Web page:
We are living in a moment when public conversations about gender issues have taken on an urgency that impacts many aspects of our lives and the way we interact and converse with one another.
I’ve been discussing this with associate editor Eric Griffey. Our interactions began in a hostile way: I popped off harshly and publicly, and his response was defensive. Hey, I never claimed to be a diplomat.
However, what resulted from that initial interaction was a genuine, honest conversation that’s taken place over the last several months about how the Weekly can do better in regard to female musicians. With that in mind, I was given the opportunity to highlight the work of women in the local scene. As an occasionally vocal critic of the Weekly, I’m grateful the powers that be took the criticism in the spirit with which it was intended.
Here are some artists to watch in 2020. This list is by no means comprehensive. However, it is my hope that readers find something new to love.
To the locals reading this, you can support these acts by following them on the socials and showing up for gigs. And all the guys in bands who also want to do better? Reach out to these acts and book them.
10. Arlington-based Cherry Mantis (@cherry_mantis) creates high-energy bops that fit nicely on college radio alongside bands like Weezer and Vampire Weekend. Their live shows are fun, and you can catch them at Lola’s Saloon on Saturday, Jan 18.
9. Simone Nicole (@simonenicole.music) is primarily recognized for folksy compositions. She evolved sonically on 2019’s “Subtle,” on which her acoustic guitar is surrounded by organs, percussion, electric guitar bridges, and layers of ethereal vocals that produce dreamy indie-pop sonics.
8. Mixing is an art, and DJ Asa Ace (@asa.ace) has been throwing down dance hall, reggae, and hip-hop beats while lighting up dance floors across Tarrant County. She’s a one-woman party machine with an ear for mixings tracks. She’ll be releasing an original EP in 2020.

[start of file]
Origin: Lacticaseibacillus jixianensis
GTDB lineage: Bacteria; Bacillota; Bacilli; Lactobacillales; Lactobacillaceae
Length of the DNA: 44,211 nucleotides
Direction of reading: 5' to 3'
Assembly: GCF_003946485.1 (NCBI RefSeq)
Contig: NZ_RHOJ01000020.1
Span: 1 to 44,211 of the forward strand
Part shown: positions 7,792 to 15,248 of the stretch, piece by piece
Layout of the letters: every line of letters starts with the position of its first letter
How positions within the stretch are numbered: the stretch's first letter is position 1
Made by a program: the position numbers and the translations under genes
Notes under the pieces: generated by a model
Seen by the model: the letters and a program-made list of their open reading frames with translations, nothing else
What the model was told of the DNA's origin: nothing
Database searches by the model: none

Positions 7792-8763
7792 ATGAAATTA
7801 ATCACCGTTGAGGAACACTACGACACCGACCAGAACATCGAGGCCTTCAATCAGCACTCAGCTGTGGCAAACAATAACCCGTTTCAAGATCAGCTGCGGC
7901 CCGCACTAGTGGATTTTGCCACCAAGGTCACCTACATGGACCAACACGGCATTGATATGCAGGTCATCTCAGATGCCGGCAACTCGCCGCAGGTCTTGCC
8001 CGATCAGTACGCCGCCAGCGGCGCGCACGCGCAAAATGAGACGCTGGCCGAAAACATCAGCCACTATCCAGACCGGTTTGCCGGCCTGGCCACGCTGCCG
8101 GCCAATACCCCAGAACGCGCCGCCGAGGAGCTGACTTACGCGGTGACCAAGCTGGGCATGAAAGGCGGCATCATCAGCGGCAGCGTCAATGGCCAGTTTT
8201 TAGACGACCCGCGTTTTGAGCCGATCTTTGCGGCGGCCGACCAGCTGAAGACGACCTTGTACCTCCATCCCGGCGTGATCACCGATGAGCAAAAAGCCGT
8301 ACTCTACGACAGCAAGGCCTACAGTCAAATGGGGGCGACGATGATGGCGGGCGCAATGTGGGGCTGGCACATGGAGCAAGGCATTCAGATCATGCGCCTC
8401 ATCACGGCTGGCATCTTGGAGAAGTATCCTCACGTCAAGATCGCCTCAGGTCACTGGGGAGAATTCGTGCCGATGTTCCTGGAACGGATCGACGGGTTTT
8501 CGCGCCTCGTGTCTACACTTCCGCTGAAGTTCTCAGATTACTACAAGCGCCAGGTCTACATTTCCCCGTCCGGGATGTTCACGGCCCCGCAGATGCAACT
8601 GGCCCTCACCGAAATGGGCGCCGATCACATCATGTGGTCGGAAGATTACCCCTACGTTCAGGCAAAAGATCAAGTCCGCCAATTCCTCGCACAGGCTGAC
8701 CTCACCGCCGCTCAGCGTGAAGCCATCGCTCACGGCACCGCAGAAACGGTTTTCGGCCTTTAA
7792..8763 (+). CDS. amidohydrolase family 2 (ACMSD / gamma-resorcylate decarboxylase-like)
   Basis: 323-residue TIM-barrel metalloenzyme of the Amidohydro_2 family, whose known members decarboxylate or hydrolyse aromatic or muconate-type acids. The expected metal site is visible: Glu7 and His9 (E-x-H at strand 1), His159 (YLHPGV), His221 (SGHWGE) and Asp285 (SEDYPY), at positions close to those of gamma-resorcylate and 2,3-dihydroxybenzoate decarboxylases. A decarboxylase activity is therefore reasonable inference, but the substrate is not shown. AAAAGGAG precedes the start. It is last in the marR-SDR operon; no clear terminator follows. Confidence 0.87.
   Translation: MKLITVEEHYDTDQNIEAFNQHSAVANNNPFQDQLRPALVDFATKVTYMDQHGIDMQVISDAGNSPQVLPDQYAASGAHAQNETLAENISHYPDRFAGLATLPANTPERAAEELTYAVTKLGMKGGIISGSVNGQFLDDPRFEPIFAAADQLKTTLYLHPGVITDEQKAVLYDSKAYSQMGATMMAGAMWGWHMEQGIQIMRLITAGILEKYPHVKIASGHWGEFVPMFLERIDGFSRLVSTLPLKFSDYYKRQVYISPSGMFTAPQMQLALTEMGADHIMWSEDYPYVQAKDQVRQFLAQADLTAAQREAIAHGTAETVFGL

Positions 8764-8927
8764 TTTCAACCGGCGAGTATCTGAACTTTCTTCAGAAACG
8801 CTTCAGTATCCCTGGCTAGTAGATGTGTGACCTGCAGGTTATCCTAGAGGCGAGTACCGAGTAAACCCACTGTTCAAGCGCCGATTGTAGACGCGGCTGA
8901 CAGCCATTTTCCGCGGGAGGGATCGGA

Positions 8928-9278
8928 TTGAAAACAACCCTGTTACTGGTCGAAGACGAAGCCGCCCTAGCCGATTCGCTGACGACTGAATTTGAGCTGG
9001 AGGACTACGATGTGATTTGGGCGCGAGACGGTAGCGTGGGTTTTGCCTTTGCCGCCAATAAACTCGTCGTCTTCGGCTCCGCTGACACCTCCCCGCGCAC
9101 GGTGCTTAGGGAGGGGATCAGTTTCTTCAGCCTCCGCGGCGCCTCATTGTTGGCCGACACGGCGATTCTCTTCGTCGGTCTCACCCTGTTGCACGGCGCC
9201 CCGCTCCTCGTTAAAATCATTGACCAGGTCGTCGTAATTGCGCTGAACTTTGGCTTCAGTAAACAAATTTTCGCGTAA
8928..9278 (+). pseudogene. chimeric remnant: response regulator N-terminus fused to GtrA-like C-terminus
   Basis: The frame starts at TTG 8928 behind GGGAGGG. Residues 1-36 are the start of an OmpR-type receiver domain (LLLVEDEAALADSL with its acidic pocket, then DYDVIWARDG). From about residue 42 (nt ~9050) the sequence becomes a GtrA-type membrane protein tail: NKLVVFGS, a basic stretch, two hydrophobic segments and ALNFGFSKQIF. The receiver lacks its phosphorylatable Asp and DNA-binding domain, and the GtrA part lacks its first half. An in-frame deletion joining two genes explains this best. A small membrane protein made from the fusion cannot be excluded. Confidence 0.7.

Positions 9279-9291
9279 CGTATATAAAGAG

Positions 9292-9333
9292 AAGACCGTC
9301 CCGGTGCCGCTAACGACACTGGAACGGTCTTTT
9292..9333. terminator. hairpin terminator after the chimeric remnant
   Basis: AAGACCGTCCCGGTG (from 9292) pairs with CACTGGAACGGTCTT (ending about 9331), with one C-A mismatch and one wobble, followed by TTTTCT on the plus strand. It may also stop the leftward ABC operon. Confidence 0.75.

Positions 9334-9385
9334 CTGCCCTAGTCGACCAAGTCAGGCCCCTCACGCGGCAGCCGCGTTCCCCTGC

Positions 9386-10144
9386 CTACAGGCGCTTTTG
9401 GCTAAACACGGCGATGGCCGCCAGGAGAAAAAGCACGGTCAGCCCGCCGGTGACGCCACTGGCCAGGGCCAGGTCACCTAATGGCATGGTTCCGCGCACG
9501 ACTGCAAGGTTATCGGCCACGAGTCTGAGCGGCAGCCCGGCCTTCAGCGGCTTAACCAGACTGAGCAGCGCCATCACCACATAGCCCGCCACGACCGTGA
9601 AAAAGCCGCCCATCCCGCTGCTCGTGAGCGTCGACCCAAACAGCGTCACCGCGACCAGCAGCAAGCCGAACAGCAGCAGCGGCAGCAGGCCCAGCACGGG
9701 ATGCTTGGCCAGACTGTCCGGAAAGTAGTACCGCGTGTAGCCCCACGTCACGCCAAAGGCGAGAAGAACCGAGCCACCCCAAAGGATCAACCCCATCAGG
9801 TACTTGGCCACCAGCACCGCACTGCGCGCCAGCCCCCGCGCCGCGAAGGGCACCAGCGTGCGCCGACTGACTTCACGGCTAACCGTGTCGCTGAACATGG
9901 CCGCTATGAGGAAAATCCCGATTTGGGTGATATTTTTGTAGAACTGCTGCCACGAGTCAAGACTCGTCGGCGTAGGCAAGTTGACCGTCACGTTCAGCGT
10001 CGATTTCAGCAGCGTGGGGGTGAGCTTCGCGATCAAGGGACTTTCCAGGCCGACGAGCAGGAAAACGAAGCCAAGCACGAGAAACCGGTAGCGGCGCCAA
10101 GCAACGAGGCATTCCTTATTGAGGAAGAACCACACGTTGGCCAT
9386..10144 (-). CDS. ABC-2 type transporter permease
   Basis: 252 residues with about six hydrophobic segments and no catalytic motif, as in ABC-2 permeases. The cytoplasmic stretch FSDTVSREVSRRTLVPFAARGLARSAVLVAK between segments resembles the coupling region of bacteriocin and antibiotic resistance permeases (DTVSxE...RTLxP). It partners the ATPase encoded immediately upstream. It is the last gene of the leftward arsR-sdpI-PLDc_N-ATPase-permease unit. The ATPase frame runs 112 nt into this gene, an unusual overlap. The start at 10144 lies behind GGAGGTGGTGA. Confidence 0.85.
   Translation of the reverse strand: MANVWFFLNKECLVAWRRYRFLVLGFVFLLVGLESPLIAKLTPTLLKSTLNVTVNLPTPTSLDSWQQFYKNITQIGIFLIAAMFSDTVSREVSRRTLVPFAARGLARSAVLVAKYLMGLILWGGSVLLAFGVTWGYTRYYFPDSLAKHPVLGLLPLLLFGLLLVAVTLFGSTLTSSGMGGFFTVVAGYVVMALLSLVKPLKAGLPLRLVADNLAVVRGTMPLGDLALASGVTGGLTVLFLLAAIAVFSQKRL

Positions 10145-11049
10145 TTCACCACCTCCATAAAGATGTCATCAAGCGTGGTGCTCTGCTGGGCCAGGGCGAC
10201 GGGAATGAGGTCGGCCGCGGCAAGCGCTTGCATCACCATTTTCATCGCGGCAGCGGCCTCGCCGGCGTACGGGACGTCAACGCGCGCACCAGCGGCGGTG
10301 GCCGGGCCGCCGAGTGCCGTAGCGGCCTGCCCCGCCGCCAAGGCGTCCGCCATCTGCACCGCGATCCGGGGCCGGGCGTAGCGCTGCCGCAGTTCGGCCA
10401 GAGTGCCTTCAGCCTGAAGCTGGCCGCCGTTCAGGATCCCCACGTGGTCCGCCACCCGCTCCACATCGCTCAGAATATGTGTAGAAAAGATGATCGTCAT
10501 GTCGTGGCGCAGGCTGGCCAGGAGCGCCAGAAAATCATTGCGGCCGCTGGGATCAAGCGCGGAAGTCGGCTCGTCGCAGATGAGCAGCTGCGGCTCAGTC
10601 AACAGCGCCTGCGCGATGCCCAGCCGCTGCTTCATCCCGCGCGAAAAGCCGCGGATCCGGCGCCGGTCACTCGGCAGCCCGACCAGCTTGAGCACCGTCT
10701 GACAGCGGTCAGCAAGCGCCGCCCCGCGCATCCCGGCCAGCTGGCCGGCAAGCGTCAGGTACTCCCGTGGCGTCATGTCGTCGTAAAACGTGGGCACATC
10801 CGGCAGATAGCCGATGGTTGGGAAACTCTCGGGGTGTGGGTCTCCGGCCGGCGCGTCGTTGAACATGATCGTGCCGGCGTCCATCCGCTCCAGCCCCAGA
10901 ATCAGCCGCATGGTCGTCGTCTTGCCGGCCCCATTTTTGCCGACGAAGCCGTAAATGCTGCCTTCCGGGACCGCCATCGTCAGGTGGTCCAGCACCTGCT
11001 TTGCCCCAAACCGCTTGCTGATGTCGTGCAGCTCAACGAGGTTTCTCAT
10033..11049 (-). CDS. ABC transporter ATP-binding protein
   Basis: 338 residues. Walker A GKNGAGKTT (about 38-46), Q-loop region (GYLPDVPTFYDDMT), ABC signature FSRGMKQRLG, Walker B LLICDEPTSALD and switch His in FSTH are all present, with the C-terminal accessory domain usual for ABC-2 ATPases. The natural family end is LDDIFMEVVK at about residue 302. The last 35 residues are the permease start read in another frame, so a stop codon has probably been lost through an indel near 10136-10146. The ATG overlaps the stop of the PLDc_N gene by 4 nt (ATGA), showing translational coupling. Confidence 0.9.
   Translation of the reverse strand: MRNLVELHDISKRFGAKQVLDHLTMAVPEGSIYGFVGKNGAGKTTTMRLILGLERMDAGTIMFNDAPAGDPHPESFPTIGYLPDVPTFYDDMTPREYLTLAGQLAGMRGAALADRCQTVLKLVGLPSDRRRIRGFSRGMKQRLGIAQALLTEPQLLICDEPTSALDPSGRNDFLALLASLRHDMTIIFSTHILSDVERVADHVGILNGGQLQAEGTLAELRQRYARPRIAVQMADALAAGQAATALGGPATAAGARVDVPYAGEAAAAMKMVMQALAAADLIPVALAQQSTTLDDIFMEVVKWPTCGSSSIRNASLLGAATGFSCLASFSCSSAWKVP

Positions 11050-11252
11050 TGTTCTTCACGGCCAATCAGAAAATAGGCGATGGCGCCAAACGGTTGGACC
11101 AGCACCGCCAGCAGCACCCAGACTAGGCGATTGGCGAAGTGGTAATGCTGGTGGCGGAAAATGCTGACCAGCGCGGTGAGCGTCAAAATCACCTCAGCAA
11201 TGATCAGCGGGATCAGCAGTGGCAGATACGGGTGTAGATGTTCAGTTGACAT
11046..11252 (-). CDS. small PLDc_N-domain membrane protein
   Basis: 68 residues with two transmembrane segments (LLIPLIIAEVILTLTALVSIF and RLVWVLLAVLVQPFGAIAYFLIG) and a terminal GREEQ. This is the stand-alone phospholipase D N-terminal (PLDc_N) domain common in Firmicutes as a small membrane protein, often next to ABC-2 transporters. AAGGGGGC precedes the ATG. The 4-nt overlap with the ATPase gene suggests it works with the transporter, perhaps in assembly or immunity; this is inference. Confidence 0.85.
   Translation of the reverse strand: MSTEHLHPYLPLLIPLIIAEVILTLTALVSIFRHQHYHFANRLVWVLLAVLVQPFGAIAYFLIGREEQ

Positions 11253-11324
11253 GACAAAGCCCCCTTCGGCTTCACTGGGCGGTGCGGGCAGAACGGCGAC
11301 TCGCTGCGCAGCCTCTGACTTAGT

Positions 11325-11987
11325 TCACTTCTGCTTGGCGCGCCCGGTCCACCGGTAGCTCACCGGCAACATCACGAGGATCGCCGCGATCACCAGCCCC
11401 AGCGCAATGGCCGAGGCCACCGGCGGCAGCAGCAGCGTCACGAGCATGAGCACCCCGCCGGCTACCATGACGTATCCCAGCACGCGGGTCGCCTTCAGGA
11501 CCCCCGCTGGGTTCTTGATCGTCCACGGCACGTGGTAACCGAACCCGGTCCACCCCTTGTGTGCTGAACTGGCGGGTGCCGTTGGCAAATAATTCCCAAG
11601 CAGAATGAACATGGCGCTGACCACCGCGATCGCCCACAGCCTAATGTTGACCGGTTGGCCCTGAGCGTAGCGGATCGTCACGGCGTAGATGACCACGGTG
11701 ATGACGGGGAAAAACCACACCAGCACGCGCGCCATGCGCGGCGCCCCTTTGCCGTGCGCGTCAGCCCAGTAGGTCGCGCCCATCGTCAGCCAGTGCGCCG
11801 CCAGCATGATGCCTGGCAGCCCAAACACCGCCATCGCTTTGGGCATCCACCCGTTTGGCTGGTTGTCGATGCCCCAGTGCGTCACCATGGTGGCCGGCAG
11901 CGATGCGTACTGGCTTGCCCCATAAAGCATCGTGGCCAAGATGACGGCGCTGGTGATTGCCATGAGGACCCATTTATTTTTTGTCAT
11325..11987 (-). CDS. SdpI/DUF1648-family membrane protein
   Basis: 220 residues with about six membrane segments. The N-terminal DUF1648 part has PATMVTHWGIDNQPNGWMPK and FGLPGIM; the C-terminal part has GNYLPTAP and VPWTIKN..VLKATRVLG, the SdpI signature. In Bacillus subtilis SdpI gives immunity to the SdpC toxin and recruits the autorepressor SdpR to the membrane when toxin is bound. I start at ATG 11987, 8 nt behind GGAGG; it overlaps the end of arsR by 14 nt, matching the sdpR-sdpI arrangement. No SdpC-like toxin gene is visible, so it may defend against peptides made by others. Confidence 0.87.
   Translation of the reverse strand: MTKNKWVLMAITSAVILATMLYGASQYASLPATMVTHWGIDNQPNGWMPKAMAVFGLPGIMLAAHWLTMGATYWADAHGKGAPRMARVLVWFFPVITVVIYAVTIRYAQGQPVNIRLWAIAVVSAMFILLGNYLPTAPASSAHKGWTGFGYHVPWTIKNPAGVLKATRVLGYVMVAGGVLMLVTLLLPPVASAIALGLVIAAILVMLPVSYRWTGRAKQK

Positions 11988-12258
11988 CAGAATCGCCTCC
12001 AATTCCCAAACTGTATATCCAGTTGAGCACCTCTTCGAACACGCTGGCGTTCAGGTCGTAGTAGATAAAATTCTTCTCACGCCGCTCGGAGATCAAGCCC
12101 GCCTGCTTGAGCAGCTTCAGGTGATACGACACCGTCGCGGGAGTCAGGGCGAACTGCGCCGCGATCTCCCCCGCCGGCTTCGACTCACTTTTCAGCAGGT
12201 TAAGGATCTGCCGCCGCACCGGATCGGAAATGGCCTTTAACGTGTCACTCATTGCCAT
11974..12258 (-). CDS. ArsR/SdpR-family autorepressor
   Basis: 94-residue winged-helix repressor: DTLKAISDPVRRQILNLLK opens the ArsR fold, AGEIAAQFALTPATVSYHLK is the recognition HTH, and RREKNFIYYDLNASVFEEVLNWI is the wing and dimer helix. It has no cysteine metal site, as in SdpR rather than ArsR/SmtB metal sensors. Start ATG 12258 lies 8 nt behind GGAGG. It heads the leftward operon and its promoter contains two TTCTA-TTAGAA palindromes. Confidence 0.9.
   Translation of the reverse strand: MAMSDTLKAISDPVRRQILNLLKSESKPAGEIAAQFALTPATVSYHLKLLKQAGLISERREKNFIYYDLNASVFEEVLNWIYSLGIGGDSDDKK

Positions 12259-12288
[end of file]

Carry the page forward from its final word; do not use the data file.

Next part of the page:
7. Good Latimer (@goodlatimerband) has played more than a dozen gigs this year, including their winning turn at the I <3 BBQ Battle of the Bands in their hometown of Keller. The quartet, composed of multi-instrumentalists who frequently swap gear mid-show, has a sound that runs the gamut from ’60s-inspired jams to poppy indie rock.
6. An artist who is part of the @TRNDMUSICDFW collective, Fort Worth-based songwriter/vocalist/producer AXYL (@axylmusic) has been cranking out EDM jams all year. Her collaboration with BVRNOUT, “Miss You,” has racked up 1.4 million views on YouTube since June.
5. Rocker Claire Hinkle (@clairehinklemusic) plans to release a follow-up to 2017’s Let It Out. She’s writing the new album while studying music in New York City, and the preview she gave at Lola’s Saloon last week featured her snarling lyrics over ambient guitar loops.
4. Amanda Hand found her voice this year as the frontwoman of indie-pop band Big Heaven (@bigheavenmusic). She’s deep into the process of writing an album to follow up 2019’s Olivia EP, anticipating a release in summer of 2020.
3. Summer Emerson (@summeremersonmusic) has a phenomenal voice and a knack for turning a phrase that reminds me of a young Ani DiFranco. 2019’s “Bloodstained Wings” was a gut-wrenching debut single.
2. The Straits (@thestraitstx) are a new alternative rock band that played to packed venues across Tarrant County in 2019. Their dynamic, high-energy style should translate nicely on the debut album they’re finalizing for release in 2020.
1. Finally, as Weekly contributor Steve Steward mentioned in his recent column, Katie Robertson (@ktgrace) and Jen Rux (@dreamysoundz) are now collaborating as genini. (See: this week’s feature story.) I caught their experimental act at Arts Goggle and was captivated. Consider this mention my plea to the duo to get those tracks recorded and released in 2020.